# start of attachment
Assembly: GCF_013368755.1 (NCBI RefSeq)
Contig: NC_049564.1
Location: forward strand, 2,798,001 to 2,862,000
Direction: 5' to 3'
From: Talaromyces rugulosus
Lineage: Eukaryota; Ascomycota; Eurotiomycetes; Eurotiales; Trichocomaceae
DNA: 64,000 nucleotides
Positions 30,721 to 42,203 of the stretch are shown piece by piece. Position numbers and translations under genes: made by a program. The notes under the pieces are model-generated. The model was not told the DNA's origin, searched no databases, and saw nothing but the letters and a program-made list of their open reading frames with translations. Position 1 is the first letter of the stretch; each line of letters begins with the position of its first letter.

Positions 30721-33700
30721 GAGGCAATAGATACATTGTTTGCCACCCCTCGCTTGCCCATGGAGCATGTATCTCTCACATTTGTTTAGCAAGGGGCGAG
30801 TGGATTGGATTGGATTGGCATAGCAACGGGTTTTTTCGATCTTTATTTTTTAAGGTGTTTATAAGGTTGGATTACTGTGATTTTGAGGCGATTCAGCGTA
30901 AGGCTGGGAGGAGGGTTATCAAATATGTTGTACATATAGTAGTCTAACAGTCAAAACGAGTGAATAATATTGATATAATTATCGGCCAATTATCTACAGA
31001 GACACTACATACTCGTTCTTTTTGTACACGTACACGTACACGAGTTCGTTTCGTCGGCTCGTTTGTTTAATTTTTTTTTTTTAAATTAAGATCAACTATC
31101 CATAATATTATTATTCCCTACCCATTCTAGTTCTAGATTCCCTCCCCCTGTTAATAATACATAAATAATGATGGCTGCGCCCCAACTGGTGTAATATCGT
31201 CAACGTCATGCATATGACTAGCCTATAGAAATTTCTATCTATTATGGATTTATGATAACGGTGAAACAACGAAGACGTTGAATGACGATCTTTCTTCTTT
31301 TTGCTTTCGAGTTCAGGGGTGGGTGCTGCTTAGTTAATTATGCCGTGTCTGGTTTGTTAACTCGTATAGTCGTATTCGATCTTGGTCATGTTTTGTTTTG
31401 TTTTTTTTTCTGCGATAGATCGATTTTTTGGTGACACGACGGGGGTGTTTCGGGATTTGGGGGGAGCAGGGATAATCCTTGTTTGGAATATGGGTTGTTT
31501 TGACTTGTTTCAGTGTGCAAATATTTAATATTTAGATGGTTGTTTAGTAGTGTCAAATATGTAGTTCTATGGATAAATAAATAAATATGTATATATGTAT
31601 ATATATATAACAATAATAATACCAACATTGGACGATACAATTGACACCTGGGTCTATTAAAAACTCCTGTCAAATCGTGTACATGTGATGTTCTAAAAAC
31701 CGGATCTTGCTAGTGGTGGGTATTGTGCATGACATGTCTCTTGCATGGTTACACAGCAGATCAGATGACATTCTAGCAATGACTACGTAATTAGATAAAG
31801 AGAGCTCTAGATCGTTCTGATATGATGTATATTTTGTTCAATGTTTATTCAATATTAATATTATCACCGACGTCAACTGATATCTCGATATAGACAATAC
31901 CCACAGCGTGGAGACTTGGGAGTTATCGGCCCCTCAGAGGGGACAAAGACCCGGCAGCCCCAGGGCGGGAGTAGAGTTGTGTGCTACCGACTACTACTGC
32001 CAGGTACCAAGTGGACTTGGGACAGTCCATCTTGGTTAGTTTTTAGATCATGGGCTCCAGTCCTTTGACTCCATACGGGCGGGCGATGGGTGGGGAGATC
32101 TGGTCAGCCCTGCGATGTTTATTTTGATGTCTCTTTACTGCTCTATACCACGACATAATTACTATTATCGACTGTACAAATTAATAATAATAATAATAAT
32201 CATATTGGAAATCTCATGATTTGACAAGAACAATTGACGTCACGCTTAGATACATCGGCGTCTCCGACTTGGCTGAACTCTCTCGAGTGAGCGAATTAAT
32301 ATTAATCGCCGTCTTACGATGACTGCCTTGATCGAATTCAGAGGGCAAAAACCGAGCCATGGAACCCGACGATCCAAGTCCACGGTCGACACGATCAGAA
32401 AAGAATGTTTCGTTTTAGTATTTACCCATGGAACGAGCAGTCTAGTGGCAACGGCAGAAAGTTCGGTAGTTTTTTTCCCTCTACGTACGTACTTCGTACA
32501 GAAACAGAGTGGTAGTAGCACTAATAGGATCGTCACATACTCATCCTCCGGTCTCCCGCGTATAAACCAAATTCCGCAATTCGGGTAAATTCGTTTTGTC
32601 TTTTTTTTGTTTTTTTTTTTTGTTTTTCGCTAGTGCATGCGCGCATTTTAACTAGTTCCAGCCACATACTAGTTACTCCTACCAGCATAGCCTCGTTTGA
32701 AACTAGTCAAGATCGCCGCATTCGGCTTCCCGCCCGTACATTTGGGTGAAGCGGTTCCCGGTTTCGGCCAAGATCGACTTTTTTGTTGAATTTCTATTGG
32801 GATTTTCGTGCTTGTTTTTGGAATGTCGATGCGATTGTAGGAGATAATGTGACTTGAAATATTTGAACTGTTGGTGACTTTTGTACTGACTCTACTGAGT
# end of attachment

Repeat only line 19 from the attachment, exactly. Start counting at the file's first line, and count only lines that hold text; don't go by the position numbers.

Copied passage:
31601 ATATATATAACAATAATAATACCAACATTGGACGATACAATTGACACCTGGGTCTATTAAAAACTCCTGTCAAATCGTGTACATGTGATGTTCTAAAAAC